In 1927 the Institute introduced the Glove Fight to Field Day. Class members were each given a colored glove, and the object of the fight was for each class to secure as many gloves as possible from the other class. Students started hiding gloves in their clothing, only to have shirts and pants torn off by rivals. They learned to tape their clothing to their bodies, but that proved ineffective; fierce competitors from the classes ripped right through the tape.

By the late 1950s, Field Day had evolved into more unusual events, such as a litter race, in which teams of men rushed women wearing crash helmets across Briggs Field on 2.5-meter-wide decorated litters. By 1968, with protests against the war in Vietnam escalating, political activists denounced Field Day as a petty event. The class of 1971, then sophomores, agreed. They boycotted the event that year, and the long-standing tradition came to an end.

Do Drop In

Dropping a piano from the roof of Baker House onto Amherst Alley started as a way to dispose of a defective upright then turned into a sporadic tradition between 1972 and 1984. (Photo courtesy of MIT Museum)

MIT students love to drop things from high places. And drops of various kinds-either for fun or to learn something-are becoming modern-day campus traditions that meld some of the old with some of the new.

Take, for example, the Baker House piano drop. In 1972, Charlie Bruno ‘74 decided that the most interesting and challenging way to rid the residence hall of a defective upright piano was to haul it to the roof and drop it onto Amherst Alley 19 meters below. Jos Rodal ‘74, SM ‘75, PhD ‘79, who was charged with filming the piano drop, says at least half of Baker House got involved in moving and tossing the piano. And the enterprising students didn’t waste the fall. They calculated the piano’s plunge at 19 meters per second with an impact of 20,000 kilograms. To verify the results, a piano was dropped off Baker House every year a piano was available, until 1984, when Amherst Alley was relocated away from the residence hall, thus eliminating the test site.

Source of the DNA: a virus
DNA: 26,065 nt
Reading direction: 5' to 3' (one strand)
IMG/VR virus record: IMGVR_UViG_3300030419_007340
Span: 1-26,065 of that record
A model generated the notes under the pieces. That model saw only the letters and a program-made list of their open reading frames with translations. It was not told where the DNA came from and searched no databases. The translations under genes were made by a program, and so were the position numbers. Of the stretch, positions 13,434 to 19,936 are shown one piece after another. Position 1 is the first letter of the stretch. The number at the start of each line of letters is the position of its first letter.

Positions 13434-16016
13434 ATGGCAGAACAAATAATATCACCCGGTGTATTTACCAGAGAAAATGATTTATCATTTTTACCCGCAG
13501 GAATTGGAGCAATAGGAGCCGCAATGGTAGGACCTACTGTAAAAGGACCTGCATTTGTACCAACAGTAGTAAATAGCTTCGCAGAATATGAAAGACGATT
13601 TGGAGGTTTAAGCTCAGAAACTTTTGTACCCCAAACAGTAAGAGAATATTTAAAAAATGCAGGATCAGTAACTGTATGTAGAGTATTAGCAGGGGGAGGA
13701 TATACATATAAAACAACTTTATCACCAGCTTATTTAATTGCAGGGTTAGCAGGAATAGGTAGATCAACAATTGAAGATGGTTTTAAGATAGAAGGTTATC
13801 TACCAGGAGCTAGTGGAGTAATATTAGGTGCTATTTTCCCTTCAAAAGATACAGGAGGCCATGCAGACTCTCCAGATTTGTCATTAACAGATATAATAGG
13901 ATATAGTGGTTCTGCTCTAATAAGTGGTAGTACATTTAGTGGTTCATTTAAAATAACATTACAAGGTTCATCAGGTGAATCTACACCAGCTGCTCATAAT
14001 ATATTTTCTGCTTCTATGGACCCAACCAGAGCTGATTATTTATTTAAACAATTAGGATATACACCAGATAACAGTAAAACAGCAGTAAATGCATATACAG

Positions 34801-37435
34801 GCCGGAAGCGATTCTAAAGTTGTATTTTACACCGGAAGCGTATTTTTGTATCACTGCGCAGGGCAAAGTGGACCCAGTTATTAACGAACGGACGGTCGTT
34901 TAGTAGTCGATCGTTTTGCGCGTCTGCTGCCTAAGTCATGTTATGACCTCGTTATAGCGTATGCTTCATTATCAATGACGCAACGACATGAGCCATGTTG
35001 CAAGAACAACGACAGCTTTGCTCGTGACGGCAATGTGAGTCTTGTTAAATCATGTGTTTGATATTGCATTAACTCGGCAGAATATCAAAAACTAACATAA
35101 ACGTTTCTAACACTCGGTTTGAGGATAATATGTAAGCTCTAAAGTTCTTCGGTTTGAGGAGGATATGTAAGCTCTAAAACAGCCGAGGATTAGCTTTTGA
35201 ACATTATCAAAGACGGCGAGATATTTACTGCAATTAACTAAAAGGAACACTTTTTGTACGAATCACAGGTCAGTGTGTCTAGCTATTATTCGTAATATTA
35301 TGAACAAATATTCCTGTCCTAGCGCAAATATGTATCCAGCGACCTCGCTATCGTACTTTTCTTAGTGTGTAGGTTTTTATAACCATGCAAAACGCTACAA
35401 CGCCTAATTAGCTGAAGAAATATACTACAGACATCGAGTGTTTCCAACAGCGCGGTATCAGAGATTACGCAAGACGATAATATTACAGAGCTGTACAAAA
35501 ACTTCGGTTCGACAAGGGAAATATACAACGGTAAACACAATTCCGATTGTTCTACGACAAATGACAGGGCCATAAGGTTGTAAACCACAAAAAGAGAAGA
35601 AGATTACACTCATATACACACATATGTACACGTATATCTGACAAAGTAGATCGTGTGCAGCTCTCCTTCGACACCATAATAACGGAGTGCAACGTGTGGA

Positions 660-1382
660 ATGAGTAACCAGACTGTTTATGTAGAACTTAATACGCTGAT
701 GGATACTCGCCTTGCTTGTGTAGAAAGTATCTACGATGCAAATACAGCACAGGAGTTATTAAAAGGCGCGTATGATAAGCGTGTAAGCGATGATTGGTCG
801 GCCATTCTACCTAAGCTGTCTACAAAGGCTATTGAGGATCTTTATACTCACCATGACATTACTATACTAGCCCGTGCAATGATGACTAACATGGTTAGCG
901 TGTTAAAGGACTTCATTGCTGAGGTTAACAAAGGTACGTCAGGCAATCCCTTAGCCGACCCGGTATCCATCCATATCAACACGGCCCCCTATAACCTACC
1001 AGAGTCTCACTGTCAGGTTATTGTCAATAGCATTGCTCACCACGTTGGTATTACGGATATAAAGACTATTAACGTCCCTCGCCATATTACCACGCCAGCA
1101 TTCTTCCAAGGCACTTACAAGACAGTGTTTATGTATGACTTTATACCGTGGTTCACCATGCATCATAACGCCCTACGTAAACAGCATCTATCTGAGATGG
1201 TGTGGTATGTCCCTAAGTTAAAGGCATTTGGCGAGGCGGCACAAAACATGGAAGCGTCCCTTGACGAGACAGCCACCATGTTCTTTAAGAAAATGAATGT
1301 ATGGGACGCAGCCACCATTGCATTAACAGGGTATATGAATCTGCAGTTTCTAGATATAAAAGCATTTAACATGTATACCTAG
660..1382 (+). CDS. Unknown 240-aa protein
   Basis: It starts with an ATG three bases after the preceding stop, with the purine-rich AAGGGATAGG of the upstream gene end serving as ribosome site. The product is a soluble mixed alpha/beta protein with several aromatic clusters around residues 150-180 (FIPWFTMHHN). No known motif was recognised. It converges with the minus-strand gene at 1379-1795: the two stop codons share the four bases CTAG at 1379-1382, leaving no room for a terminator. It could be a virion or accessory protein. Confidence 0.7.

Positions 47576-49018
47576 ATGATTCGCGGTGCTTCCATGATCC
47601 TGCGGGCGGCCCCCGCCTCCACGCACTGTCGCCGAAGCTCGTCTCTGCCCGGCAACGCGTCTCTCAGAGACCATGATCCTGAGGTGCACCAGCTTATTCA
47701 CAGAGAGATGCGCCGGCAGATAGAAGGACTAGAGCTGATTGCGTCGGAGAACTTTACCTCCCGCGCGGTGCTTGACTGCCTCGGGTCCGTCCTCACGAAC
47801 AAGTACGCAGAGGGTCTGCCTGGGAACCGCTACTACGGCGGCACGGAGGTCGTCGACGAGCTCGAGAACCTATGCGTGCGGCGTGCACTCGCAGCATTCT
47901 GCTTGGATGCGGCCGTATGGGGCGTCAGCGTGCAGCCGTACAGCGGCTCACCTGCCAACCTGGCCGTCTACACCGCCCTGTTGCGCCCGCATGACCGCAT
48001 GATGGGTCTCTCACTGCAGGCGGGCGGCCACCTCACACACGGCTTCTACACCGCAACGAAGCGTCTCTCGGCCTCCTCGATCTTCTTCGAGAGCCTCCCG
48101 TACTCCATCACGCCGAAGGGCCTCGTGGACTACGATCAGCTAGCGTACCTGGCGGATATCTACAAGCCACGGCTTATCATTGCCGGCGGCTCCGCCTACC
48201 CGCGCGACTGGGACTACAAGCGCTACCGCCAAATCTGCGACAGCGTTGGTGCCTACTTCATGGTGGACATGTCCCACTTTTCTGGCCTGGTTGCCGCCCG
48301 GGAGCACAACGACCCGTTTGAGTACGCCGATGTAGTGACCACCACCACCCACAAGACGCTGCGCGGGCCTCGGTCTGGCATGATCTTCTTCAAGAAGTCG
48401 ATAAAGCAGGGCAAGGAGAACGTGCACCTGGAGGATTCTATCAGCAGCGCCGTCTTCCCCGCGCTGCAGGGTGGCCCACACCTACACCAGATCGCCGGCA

In the last decade or so, several new drops have caught students’ attention. One involved dropping flaming alcohol-saturated watermelons about 50 meters from the top of MacGregor House. (Students abandoned this tomfoolery, however, in the late 1990s, for safety reasons.) Another is the Halloween pumpkin drop from the top of the Green Building.

One that draws a crowd today is the egg drop, held during orientation in the fall. This activity challenges students to build contraptions that will house eggs and keep them unbroken after being dropped 76 meters from the top of the Green Building.

During orientation, those late-at-night, covert Orange Tours continue to elude campus security and take incoming students to some of MIT’s high and low points. The illicit tours go to the top of the domes on Buildings 10 and 7, the top of the Green Building, into the steam tunnels and to other obscure locations on campus.

But week after week, one of the enduring campus traditions of today is what students call the LSC chants. The Lecture Series Committee screens movies every weekend, and as previews of coming films roll, students chant the words that show up on the screen. “You can always tell if an MIT student or alum is in the audience at a commercial movie theater,” says Gabriel Phifer ‘02. “If something goes wrong with the film, you’ll hear someone shout out, LSC sucks.’”

MIT has always been known for its passion, intensity and creativity. And sometimes, when it’s hard to remember to look up and away to relieve that intensity, tradition steps in and demands attention.

“At a place like MIT, it’s easy to get emotionally bogged down in the daily grind of hard work,” says Richard Downey ‘94. “Witnessing a hack like that one [the car on the dome] is one of the things that can help you keep your faith in the human spirit.” And in the inventive nature of MIT students.